•      Abandons a ban on broad scale landclearing -  allowing broadscale land clearing if it fits under a number of new loopholes
•      Abandons a 20-year commitment that at least 95% of 1996 levels of native forest must be retained statewide – there is now no minimum amount of native forest that must be maintained (ie there is no maximum that can be cleared)
•      Allows the Forest Practices Authority broad ‘discretion’ to approve broad scale land clearing
•      Doubles down on the lack of protections afforded rural zoned land, given this Zone is exempt from the new ‘Natural Assets Code’ of the State-wide Planning Scheme

“This policy takes Tasmania back 20 years, to before the Regional Forest Agreement and John Howard’s commitment to end land clearing in Tasmania,’ said Vica Bayley, spokesperson for the Wilderness Society.

“Premier Will Hodgman and Environment Minister Matthew Groom are abrogating their responsibility to protect Tasmania’s environment by stripping away protections against land clearing and giving the green light to every landowner who thinks their native forest is getting in the way of development.

“Land clearing is antiquated and destructive - permanently destroying habitat, degrading waterways and emitting massive amounts of carbon into the atmosphere.

“20 years ago when the RFA was signed there was to be a limit on clearing. Over 10 years ago, John Howard and Paul Lennon reconfirmed that limit. Now it’s gone thanks to the Hodgman Government and we can expect a ‘death by a thousand cuts’ for our important native forests as people exploit the loopholes and lack of clearing limits.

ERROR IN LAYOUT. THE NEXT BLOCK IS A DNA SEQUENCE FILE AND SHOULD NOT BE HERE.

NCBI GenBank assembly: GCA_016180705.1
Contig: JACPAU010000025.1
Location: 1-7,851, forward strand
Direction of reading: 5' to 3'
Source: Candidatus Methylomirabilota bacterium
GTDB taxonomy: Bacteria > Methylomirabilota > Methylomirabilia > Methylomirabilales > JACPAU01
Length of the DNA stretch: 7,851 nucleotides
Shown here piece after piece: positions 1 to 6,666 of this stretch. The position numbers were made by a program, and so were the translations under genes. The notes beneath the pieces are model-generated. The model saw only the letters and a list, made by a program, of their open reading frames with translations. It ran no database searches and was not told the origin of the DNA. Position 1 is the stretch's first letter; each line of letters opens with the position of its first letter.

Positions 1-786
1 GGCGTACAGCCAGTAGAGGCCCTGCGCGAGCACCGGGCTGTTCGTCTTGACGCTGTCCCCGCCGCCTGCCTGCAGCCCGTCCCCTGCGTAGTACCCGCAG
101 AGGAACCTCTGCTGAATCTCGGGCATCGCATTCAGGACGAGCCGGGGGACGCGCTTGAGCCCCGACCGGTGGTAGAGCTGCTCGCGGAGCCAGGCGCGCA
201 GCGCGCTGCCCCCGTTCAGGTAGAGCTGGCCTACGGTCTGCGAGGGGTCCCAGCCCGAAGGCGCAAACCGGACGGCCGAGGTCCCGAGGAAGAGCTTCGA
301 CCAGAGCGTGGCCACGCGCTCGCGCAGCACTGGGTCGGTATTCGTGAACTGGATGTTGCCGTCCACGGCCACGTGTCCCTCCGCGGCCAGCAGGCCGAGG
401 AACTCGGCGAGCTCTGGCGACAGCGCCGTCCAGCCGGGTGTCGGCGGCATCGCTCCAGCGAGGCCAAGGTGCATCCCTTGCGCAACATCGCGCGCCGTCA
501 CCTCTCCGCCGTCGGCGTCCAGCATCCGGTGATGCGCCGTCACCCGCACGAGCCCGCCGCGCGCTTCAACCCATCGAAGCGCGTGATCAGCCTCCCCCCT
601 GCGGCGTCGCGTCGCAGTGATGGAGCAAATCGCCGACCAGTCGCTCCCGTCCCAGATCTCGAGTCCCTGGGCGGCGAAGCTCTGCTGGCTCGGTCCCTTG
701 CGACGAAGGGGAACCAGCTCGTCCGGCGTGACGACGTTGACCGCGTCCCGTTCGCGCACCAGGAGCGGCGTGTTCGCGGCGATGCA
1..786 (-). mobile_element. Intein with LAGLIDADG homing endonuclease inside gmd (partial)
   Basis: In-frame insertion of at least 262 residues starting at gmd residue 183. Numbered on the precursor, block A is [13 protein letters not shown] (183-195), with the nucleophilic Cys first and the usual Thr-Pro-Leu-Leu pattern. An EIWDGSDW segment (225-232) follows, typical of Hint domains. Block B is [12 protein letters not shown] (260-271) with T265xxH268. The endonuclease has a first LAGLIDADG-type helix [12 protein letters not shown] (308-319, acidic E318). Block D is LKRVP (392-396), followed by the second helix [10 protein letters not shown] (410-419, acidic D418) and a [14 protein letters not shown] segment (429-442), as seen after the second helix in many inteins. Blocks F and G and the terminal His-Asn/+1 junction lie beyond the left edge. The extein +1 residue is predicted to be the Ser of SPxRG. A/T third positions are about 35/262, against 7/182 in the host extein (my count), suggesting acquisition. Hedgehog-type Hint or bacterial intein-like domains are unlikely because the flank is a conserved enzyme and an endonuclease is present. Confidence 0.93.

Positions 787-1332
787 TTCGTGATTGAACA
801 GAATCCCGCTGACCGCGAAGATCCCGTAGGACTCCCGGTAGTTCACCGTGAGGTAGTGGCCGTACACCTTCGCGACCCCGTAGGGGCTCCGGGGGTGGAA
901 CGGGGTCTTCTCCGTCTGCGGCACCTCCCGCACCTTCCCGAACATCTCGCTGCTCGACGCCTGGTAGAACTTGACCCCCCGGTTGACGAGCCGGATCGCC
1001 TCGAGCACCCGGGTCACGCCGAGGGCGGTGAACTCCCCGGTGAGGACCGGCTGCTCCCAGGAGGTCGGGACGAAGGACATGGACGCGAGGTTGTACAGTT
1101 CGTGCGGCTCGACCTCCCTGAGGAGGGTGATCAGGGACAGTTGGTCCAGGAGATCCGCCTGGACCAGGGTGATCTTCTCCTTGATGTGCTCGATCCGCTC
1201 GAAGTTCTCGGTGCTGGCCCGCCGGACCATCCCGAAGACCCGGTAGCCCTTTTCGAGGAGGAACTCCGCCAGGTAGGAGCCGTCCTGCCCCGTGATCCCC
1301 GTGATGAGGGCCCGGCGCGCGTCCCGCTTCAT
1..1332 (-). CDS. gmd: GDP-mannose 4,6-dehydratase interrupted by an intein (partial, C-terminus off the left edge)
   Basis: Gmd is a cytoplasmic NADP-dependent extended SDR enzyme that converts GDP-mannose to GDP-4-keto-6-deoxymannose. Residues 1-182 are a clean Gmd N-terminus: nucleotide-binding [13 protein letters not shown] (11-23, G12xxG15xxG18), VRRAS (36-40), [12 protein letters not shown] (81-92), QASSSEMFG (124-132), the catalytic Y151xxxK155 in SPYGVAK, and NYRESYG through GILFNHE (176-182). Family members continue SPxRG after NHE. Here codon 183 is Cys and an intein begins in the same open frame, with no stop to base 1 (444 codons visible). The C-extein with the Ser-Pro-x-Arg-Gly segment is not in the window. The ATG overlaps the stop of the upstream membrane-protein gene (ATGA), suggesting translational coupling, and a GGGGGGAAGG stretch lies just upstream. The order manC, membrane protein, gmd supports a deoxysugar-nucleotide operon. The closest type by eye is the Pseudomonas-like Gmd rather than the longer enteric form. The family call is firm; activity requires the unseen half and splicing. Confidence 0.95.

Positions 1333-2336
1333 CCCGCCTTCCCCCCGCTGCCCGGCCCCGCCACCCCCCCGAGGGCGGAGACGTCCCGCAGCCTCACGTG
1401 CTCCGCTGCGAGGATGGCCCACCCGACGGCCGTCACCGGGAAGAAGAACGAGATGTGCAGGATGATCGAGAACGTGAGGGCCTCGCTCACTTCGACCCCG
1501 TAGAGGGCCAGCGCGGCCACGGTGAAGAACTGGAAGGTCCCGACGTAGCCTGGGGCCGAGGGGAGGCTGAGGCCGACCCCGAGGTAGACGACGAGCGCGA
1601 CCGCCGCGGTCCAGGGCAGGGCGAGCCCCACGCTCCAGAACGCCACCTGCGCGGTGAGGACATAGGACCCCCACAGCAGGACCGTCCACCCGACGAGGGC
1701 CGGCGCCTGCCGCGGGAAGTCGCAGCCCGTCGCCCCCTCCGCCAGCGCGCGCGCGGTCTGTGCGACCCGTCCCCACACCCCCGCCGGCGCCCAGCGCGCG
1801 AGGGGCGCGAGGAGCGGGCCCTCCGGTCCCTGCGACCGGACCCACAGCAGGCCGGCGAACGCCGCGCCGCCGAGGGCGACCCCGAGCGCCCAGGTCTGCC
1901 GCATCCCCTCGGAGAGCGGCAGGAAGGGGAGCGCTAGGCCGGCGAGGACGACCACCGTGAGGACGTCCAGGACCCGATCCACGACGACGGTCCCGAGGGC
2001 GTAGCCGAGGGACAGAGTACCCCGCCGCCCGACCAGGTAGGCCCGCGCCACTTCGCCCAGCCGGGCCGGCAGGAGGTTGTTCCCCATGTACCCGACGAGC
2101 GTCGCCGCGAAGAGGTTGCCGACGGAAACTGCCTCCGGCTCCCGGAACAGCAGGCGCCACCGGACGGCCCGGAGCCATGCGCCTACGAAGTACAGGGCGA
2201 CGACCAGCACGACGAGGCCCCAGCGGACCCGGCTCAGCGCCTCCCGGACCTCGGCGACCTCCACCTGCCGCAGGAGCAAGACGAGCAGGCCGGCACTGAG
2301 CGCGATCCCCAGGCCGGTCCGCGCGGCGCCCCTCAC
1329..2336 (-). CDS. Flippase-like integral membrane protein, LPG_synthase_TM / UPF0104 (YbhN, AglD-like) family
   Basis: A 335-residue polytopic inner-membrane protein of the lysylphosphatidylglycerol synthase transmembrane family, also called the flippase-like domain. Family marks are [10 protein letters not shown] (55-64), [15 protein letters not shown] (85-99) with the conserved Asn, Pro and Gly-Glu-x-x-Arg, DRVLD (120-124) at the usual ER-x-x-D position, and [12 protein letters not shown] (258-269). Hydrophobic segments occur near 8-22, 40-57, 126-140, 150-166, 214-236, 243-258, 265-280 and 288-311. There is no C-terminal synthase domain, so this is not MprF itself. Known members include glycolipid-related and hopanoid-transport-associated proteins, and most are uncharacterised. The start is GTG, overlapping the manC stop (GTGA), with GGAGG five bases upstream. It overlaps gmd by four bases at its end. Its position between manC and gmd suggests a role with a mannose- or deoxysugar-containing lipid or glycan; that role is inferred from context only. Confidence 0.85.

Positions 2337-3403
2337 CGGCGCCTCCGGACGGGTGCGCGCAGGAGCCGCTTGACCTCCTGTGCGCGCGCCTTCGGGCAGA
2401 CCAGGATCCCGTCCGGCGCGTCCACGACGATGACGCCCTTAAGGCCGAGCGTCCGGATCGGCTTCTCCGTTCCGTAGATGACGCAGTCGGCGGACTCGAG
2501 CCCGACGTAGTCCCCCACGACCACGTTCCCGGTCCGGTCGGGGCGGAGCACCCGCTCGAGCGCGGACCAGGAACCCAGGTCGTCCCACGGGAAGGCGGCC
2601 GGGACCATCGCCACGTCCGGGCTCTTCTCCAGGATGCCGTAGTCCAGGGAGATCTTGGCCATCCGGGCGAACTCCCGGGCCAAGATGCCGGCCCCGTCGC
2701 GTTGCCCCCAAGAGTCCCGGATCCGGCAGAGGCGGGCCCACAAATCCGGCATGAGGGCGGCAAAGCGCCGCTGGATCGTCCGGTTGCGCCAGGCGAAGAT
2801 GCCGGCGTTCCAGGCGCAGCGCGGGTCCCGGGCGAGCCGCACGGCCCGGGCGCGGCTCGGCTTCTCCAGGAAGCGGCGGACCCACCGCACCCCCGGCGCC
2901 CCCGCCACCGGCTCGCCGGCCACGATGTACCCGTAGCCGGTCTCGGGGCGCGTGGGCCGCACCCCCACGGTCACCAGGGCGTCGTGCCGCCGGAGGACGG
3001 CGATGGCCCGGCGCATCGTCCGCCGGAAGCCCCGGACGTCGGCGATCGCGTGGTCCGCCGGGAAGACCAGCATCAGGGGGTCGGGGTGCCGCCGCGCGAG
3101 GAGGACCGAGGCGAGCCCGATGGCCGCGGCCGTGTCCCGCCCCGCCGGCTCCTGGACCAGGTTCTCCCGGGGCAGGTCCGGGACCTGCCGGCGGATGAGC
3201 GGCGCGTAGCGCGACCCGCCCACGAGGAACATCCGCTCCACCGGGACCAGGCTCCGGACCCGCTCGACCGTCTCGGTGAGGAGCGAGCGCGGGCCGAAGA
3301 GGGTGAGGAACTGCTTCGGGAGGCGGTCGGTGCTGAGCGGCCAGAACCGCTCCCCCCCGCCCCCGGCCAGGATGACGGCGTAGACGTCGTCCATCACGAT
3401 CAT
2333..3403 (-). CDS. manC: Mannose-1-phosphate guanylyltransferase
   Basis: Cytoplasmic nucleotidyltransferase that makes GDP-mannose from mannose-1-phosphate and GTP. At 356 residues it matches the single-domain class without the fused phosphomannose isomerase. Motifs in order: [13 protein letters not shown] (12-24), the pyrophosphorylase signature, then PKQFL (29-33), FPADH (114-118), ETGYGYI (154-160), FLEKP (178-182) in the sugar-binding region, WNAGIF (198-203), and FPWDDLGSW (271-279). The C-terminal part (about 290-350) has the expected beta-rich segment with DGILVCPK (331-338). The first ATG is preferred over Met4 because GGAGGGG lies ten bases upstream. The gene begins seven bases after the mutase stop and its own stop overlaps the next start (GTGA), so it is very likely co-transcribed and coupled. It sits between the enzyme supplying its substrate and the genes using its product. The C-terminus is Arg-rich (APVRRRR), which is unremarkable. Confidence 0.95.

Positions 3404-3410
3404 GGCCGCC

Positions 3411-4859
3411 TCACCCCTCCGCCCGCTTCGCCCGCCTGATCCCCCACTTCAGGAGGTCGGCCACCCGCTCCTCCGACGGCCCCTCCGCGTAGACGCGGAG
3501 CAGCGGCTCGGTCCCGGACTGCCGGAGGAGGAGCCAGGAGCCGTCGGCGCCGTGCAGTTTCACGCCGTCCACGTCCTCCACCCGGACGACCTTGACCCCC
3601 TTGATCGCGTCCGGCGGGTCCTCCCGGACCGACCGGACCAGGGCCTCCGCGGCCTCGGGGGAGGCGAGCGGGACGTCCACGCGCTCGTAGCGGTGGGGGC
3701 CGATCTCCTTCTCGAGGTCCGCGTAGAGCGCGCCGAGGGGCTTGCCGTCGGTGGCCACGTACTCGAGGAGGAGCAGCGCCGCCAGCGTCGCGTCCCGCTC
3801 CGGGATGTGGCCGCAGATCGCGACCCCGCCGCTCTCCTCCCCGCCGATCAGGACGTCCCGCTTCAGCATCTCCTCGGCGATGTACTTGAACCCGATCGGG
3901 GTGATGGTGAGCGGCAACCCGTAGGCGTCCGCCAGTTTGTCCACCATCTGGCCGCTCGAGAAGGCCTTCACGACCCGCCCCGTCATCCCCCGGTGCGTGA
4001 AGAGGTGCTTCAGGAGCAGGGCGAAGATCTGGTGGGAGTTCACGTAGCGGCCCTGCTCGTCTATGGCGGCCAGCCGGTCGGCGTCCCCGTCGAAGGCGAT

“This is a bad policy for Tasmania, its environment and threatened species”.

Land clearing is the permanent conversion of native forest to another use, such as plantations or agriculture. Native forest that is clearfelled, burnt and ‘regenerated’ back to native forests is not considered land clearing and therefore not captured as part of this policy.

Serious legal doubts on Government’s proposed takeover of TasWater

05.06.17 12:57 pm

The State Government’s forced takeover of TasWater may not be legal according to high-level advice
received by the council-owned water and sewerage business.
TasWater Chairman Miles Hampton said preliminary legal advice obtained by the company
concluded the State Government could not legislate to override the application of the Federal
Corporations Act.
TasWater is a company established under the Corporations Act 2001, and the 29 Tasmanian Councils
are shareholders in the company.
Mr Hampton said that as part of its normal fiduciary obligations, the Board had sought independent
advice on whether the proposed takeover by the State Government was legal.
He said while the preliminary legal advice had been formulated prior to the Government’s legislation
being tabled in the Parliament, it provided a clear indication that any State law could be subject to
challenge under section 109 of the Australian Constitution.
Shaun McElwaine SC has advised: ‘‘No provision of the Corporations Act entitles a person to
compulsorily expropriate a share from a shareholder, nor to diminish or expunge [their] rights.” Mr
McElwaine also advised, “no provision of the Corporations Act entitles a person to transfer the